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Necessitating Vigilance to Counter Disruptive Misinformation and Protect Individuals

Recently UP Board Class 10 examinations topper faced severe trolling on social media over her facial hair. During a recent interview with BBC News Hindi, she said, "When I saw that people were trolling me, it didn't bother me much. My marks matter, not my facial hair." "However God has made me, I am okay with it. For those who feel there is a difference, it doesn't matter.

Even Chanakya was trolled, and he did not care. Similarly, I also don't care and will focus on my studies," (Bhavsar) The Merriam-Webster dictionary defines trolling as "to antagonize (others) online by deliberately posting inflammatory, irrelevant, or offensive comments or other disruptive content." (Merriam-Webster Dictionary) Trolling includes any morphed image, video, and written content. an act or application of negatively judging someone based on their gender, race, religion, ideology, and physical appearance.

Trolls, those who commit these acts, may be classified into several types. There are insult trolls, persistent debate trolls, Exaggeration trolls, show-off trolls, profanity, and all-caps trolls, grammar and spelling check trolls, Persistent debate trolls and so on. Trolling on the internet is rampant nowadays and the term cyberbullying is used interchangeably. The reason for trolling someone is different like a troller who has an abusive childhood, mental health problem, personal revenge, or for making fun.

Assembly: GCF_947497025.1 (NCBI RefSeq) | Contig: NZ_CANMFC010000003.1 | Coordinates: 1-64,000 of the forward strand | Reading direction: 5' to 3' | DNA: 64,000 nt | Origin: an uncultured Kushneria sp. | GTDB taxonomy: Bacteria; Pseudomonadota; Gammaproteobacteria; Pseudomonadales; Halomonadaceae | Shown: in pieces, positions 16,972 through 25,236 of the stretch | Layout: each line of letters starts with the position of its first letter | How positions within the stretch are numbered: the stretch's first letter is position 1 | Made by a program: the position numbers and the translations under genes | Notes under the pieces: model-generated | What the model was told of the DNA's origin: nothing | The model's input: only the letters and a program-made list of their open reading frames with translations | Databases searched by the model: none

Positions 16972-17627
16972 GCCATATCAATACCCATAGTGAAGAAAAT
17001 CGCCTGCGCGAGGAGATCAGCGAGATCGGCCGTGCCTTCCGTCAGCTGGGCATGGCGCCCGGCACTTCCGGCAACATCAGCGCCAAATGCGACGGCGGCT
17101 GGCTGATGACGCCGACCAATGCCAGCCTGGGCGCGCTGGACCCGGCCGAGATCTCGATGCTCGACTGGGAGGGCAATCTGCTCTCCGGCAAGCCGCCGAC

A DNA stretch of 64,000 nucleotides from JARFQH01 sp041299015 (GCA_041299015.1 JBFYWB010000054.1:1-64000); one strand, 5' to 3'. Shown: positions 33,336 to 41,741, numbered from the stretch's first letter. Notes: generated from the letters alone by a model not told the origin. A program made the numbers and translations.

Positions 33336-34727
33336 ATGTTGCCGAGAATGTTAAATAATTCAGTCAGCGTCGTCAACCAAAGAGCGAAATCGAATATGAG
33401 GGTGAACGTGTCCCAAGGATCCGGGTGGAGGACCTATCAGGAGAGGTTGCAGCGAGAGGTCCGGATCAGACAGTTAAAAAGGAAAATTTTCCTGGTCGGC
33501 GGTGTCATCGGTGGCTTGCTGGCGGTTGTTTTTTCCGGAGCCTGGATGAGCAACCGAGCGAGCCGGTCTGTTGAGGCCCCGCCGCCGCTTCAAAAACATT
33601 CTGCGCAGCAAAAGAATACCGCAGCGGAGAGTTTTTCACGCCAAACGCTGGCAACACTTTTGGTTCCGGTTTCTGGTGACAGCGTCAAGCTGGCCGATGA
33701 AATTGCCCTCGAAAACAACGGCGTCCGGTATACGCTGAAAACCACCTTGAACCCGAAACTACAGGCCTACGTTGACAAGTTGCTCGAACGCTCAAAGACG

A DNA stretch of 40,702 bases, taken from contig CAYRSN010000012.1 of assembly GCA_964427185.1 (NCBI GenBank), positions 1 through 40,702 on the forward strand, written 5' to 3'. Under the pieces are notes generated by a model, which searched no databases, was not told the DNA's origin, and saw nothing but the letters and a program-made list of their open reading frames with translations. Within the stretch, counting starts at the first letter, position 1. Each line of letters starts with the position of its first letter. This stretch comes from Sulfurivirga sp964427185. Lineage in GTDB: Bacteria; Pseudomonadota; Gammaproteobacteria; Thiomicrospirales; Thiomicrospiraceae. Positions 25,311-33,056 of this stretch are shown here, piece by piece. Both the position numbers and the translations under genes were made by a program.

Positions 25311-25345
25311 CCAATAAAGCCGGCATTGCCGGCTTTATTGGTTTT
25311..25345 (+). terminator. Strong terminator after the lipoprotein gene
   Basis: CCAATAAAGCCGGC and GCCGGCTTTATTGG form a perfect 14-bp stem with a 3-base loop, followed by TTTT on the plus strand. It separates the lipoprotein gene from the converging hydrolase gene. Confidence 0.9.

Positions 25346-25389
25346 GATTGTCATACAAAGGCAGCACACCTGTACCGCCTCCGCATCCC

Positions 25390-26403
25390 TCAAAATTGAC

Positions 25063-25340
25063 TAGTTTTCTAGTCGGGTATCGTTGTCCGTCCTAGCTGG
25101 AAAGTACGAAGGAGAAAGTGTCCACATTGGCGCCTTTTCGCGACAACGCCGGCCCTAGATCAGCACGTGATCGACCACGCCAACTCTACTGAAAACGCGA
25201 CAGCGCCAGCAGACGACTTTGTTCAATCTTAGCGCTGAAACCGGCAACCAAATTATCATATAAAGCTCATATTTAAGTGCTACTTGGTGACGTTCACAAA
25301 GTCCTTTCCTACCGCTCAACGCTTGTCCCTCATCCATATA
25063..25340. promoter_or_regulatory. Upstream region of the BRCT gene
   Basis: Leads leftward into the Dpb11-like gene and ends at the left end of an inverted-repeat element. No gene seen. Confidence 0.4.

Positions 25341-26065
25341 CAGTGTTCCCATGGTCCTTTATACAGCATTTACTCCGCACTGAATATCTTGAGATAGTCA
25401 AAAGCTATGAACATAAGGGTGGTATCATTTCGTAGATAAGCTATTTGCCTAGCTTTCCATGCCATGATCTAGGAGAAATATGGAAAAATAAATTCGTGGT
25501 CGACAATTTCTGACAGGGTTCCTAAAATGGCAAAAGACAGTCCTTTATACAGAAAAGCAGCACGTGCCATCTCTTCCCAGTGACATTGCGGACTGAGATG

Impact of Trolling on an Individual:

Trolling poses severe threats to teenagers' mental health and self-esteem profoundly and multifaceted. The consequence of online trolling can vary widely, from anxiety, depression, and social isolation to more severe outcomes such as eating disorders, substance abuse, behavioral issues, body dysmorphia, negative self- Image, low self-esteem, and, in tragic instances, self-harm and suicide attempts among vulnerable individuals. The long-term Impact of cyberbullying can lead to chronic mental health issues like anxiety disorders, depression, and post-traumatic stress disorder (PTSD).